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Trucking System Will Link State Inspections

Transponders and green lights will tell truckers when to stop at weigh stations

By Nick Wakeman, Staff Writer

When BJ and the Bear were still behind the wheel, a tractor trailer's high-tech gadgetry consisted mostly of a CB radio and maybe an 8-track tape deck.

But a system being pushed by the Federal Highway Administration will link truckers on the road with computer and communication systems in all states.

Truckers won't even have to key a mike and say, "Breaker, breaker."

The Commercial Vehicle Information System Network will create an electronic system, rather than the current paper one, for roadside inspections and for getting credentials to haul freight through each state, said Paul Popick of Johns Hopkins University Applied Physics Laboratory. The lab is coordinating development efforts for the government.

A prototype of the system has been developed in Maryland and Virginia by RS Information Systems, Reston, Va. The U.S. Department of Transportation recently awarded grants for pilot programs in eight other states - California, Connecticut, Colorado, Kentucky, Michigan, Minnesota, Oregon and Washington.

Oregon and Washington are sharing one of seven $1 million grants. The states must also provide matching funds.

The system has two basic components, one for providing credentials to interstate truckers electronically and another for connecting roadside inspectors to a state and national system.

Currently, truckers must contact each state to file for permits and other credentials before they can haul loads through the state, Popick said.

These paper systems take time and money for trucking companies to satisfy, he said.

"You can burn up the better part of a day getting the permits for one state just to drive through it," said Popick, who is a project manager on CVISN. Many interstate trucking companies need hundreds of permits in each state. But CVISN will allow truckers to file and pay for permits electronically from their own offices, he said.

Filing forms electronically will take about a fifth of the time of a paper system, depending on individual state requirements, said Scott Amey, executive vice president of RS Information Systems.

The program will check the electronic forms for errors and omissions before being sent to the state agencies. Time also will be saved because data entry by the states will be eliminated, he said.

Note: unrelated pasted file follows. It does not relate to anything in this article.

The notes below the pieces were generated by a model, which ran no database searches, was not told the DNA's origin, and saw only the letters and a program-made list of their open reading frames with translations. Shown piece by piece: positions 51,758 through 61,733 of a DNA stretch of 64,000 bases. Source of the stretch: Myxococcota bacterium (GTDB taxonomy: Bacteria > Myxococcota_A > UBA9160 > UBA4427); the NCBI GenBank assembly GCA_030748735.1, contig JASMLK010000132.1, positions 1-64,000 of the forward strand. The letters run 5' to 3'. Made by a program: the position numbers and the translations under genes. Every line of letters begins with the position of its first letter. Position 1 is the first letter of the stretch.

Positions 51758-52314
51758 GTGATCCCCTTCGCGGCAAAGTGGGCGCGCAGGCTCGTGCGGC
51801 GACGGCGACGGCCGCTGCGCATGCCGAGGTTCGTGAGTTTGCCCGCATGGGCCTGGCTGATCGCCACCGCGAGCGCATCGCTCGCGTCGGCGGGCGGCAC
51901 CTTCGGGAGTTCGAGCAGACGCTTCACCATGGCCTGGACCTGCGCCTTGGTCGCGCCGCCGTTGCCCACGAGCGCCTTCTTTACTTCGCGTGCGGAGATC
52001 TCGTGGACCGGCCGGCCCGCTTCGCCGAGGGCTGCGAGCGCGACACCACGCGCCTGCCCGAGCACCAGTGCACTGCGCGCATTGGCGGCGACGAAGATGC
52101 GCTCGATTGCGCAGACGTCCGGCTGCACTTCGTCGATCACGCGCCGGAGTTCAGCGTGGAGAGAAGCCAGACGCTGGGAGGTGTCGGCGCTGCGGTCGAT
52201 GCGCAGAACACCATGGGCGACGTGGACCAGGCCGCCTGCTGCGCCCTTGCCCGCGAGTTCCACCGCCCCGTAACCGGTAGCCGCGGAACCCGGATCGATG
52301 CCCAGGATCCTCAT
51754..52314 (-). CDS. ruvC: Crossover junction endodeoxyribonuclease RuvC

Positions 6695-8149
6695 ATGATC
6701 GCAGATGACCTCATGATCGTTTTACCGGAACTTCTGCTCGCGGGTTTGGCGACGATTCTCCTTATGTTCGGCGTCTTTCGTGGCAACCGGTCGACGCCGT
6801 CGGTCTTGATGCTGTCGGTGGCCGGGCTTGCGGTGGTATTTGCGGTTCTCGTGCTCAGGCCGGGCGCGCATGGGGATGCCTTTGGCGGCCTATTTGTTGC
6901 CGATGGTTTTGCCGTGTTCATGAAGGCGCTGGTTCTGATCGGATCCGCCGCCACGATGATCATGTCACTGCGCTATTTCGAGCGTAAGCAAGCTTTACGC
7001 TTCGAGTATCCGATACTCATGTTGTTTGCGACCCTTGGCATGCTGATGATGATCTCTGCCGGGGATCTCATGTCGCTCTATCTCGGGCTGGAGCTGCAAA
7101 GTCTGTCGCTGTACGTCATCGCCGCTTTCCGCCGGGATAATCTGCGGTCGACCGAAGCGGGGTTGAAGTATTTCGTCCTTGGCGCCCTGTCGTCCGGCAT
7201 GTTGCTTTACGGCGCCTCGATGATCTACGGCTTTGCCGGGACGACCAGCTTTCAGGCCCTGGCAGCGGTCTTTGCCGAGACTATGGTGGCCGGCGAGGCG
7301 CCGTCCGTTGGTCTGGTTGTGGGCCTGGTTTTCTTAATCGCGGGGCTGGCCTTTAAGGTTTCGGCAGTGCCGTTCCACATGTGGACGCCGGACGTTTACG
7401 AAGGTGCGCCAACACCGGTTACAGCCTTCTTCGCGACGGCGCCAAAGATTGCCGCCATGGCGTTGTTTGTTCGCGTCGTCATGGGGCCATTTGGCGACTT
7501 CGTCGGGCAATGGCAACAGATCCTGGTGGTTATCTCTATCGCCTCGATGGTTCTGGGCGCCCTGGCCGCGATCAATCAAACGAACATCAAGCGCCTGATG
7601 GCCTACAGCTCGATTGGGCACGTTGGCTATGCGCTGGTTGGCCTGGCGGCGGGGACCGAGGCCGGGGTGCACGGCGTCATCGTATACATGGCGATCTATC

The system also consolidates the requirements within a state, so a trucking company must only file one form electronically per state rather than dealing with as many as five different state agencies for the various permits, said Michael Onder, program manager for Intelligent Transportation Systems Commercial Vehicle Operations in the Federal Highway Administration.

The second part of the system will allow inspectors to have this information available to them at the roadside and to pass inspection results on to their counterparts in other states. The information will streamline inspections, Popick said.

The system should be operational in all 50 states by 2005, Onder said.

Tractor trailers backed up at weigh stations awaiting inspection can be a common sight on interstates. The situation can pose two safety hazards, said Amey.

The trucks waiting on queue can cause other traffic to slow down suddenly and inspectors often close the station to reduce the backup, Amey said. This can allow unsafe trucks to bypass the station and avoid inspection.

But under CVISN, trucks will have a transponder on board that will communicate with a roadside reader about a mile ahead of the weigh station, he said. The transponder is similar to one used for electronic tolls.

The reader will identify the truck, check databases for credentials and safety records and signal the driver via a red or green light in the truck's cab whether he must stop at the upcoming weigh station, he said.

A weigh-in-motion machine also will estimate the weight of the truck as it passes, Amey said.

Because states will be sharing information, results of an inspection in one state will be available to officials in another state, Popick said.

Since nearly nine in 10 trucks are in compliance, most should be able to pass, reducing the lines and letting police focus on trucks in violation, Amey said.

"Truckers will see that if they operate in compliance they will be able to get from Maine to Florida with minimal delays," he said.

But before that can happen, the system must be built.

Winning the $3 million contract to develop the prototype system in Virginia and Maryland was a boost for RS Information, which is less than four years old, Amey said.

The 8(a) company has about 100 employees and focuses on software development, network engineering, document imaging and electronic data interchange technologies, he said.

When the company won the contract in 1994, CVISN started as a four-person project but has since grown to 20 people, he said.

"They have continued to ask us to do a lot of other things," Amey said.

With the addition of pilots in the other states, RS Information will be providing general support, such as supplying a project conferencing computer so the pilot states can exchange information, he said.

"We'll be there to steer them in the right direction," he said.

Each state will be looking for contractors to develop its individual systems, Amey said.

The $2 million in federal and state funds for each pilot will only be enough to establish the pilots, he said. "When you are talking about California, that just scratches the surface," he said.


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